A rescue group took Ringo out of his hoarding situation, but he was so hand-shy and nippy when they tried to handle him that they felt he would be unadoptable. They brought him to the vet I worked at to be euthanized. He huddled pathetically at the back of his crate, avoiding eye contact with his big chocolate velvet eyes, perhaps the saddest dog we had ever seen.

I had been thinking of getting a second dog but hadn’t found the right one. I asked the rescue group if I could take him home with me to see if he got along with my dog, a malinois mix three times his size. I figured even if he didn’t like people, if he got along with Cleo, at worst he’d get a little more time. He cowered in the car, froze as I carried him in. I set him down. The second he saw Cleo, he was transformed. He greeted her like a long-lost friend. He pranced and played and smiled. His tail went up at a jaunty angle for the first time since I had met him. He was instantly Cleo’s dog. That’s the beginning of how she taught him to be a regular dog.


Bungee came from a hoarding situation that a man and his mother were living. The man died, leaving the older mother to care for all the dogs and one cat. She couldn’t care for herself, let alone the animals, so the rescue group came in and took in all the dogs and the cat. Bungee was very scared when he went to the shelter. He wouldn’t come out of his crate at the shelter; they even left his door open.

One of the rescuers let me know about him, so I said I would adopt him, sight unseen. I went to fill out the paperwork, and while I was doing that, he came out of his crate and put his head on my lap. I told him, “You’re already coming home with me. Don’t worry, buddy.”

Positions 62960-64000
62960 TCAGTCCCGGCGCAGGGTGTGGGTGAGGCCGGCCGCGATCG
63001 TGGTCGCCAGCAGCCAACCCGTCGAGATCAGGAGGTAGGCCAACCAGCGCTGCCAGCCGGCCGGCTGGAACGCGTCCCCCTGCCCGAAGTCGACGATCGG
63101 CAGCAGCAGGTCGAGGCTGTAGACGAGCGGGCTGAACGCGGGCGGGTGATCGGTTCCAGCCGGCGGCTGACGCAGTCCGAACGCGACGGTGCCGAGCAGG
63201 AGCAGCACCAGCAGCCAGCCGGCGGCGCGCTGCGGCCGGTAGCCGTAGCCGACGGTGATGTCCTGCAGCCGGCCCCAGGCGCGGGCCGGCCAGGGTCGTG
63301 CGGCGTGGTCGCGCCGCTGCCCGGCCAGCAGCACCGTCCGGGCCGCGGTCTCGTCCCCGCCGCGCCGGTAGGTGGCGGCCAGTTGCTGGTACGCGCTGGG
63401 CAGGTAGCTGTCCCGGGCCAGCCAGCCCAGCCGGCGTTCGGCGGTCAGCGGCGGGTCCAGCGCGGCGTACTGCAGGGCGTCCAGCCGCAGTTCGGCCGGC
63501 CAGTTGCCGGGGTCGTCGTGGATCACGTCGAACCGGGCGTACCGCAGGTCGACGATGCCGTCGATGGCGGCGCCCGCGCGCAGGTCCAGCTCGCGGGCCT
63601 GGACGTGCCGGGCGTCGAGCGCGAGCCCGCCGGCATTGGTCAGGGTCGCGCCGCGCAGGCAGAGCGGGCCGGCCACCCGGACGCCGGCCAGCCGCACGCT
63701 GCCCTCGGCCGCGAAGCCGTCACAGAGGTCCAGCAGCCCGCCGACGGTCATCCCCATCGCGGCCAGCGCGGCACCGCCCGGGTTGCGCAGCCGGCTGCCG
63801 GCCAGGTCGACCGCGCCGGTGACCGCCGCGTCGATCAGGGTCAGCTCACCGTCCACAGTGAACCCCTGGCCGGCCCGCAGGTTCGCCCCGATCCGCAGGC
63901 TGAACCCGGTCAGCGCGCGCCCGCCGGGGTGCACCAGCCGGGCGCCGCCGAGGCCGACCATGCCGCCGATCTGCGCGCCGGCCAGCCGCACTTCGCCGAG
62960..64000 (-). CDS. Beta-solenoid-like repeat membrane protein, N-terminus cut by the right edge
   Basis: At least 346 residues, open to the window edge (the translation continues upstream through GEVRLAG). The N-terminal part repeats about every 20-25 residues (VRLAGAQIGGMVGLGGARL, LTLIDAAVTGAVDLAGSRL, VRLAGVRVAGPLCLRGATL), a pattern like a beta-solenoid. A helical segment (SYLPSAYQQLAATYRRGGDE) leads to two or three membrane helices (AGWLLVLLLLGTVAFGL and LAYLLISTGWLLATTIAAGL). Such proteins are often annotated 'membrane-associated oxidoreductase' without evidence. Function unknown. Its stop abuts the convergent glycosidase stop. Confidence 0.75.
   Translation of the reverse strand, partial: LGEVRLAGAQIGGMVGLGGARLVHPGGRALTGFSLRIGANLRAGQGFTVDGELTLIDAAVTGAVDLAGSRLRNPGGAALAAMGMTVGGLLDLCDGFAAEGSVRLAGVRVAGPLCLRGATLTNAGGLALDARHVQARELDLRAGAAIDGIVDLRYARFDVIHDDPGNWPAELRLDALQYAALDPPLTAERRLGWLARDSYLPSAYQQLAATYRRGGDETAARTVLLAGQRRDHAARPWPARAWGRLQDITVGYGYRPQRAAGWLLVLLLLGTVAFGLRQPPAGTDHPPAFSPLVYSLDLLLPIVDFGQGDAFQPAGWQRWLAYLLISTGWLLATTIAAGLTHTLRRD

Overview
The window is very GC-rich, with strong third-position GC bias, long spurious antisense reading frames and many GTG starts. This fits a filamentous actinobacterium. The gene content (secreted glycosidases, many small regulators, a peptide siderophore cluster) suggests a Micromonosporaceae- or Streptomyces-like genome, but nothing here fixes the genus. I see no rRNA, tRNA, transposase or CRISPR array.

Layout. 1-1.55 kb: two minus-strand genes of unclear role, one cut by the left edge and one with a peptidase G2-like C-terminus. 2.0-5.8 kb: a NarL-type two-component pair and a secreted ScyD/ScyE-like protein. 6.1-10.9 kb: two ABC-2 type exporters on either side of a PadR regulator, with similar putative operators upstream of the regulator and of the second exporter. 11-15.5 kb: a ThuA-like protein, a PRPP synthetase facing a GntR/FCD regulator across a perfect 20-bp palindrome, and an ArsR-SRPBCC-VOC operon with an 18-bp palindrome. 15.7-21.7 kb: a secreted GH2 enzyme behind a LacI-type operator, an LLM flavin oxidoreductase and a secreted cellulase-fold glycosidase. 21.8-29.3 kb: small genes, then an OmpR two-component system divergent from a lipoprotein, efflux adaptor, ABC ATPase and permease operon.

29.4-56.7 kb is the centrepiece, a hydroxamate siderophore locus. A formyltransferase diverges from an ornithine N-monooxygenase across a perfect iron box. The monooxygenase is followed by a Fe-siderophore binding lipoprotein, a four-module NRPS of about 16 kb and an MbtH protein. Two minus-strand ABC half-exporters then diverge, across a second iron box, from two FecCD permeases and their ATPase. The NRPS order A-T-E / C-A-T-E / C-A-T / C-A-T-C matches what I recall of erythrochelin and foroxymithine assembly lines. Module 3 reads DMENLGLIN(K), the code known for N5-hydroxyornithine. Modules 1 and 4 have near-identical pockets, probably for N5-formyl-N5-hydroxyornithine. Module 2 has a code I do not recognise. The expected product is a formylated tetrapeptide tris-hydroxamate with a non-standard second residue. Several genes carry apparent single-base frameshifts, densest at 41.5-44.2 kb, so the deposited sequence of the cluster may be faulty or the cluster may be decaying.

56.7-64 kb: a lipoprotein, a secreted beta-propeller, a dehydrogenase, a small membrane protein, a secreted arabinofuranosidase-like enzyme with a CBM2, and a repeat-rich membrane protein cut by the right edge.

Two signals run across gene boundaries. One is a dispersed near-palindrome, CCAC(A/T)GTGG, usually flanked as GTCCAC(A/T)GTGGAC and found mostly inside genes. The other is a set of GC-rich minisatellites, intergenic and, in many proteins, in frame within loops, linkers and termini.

Even though he has been through so much in his life, he trusts me and is unconditionally devoted to me. He has somehow in his heart forgiven the ones that neglected or abused him, and found his peace within our home. He continues to try to not be so afraid of the outside world, and anyone that tries is a hero in my book, and shows courage like none other. He has every right to be aggressive, yet he shows no signs of aggression. All he shows is love, and brightness in his eyes. Can’t imagine the household without him, would never have changed a thing in my decision to adopt him.


He arrived from a hoarding situation, where he lived in a barn and slept on hay. He was severely neglected in terms of health and emotional care. Royce was adopted (after losing his tail to infection) and was returned to the hoarding situation by a different set of adopters. Other potential families had given up on him previously. He was scared of everyone and everything, constantly finding places in the house in which to hide.